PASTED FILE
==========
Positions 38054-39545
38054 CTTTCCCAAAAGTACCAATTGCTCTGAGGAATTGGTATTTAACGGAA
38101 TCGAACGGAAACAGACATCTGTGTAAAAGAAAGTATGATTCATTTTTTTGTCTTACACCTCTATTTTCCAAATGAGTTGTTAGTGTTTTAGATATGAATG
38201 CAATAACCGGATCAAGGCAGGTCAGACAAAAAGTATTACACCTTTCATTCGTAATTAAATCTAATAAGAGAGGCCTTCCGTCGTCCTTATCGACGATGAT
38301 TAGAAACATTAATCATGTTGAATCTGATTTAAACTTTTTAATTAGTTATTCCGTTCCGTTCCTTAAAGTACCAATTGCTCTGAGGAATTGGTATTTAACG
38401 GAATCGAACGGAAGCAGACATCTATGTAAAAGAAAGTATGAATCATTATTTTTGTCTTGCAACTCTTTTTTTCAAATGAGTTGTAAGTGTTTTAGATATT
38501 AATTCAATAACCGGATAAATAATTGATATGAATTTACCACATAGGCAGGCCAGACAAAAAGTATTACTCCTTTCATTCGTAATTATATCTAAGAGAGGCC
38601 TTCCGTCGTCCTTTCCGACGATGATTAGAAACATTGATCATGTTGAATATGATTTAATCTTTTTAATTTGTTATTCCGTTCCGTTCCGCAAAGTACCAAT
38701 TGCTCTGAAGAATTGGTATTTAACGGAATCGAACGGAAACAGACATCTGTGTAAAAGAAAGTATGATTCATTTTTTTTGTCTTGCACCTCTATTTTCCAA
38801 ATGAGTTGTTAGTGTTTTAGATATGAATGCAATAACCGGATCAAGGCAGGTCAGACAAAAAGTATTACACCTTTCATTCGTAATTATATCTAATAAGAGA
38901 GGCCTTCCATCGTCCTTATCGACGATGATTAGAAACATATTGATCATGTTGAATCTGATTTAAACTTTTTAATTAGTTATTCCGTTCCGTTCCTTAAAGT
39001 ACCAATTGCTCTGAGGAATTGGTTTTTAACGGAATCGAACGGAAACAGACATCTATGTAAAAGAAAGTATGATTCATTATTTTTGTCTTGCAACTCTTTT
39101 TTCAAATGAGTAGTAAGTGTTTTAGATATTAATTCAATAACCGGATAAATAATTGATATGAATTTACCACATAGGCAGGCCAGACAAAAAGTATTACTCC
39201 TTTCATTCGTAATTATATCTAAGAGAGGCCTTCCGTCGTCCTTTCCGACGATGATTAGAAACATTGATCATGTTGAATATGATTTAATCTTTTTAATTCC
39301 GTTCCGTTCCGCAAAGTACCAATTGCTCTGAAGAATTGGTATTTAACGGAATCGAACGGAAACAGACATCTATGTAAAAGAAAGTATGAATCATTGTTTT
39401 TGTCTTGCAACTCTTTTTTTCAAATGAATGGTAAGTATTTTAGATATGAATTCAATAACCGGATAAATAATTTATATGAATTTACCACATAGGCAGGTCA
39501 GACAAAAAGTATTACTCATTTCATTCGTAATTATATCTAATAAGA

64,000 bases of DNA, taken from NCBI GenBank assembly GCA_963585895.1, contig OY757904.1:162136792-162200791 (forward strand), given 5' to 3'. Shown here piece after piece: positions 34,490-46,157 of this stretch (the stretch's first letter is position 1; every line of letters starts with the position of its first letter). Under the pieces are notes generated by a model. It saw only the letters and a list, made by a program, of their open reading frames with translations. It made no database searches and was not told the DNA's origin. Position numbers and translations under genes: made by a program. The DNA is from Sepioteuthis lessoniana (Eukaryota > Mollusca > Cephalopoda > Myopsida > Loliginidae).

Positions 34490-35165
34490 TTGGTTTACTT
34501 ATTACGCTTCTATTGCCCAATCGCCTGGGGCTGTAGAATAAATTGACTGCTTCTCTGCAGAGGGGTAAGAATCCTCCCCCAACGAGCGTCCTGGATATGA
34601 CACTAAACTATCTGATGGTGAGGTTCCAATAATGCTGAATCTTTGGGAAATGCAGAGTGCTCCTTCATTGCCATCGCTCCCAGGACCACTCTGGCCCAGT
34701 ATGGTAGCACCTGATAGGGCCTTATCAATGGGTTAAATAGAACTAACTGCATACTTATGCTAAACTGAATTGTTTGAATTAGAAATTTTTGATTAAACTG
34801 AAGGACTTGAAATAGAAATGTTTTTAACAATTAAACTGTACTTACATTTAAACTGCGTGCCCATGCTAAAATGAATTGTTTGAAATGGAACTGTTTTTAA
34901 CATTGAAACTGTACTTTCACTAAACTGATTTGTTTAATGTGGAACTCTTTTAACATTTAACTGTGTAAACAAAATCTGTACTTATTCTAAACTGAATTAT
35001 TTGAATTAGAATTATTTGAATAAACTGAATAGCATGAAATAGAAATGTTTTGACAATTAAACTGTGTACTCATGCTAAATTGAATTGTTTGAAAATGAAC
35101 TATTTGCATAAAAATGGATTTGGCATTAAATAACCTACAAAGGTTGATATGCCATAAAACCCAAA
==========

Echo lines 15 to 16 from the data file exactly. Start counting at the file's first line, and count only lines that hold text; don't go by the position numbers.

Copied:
39301 GTTCCGTTCCGCAAAGTACCAATTGCTCTGAAGAATTGGTATTTAACGGAATCGAACGGAAACAGACATCTATGTAAAAGAAAGTATGAATCATTGTTTT
39401 TGTCTTGCAACTCTTTTTTTCAAATGAATGGTAAGTATTTTAGATATGAATTCAATAACCGGATAAATAATTTATATGAATTTACCACATAGGCAGGTCA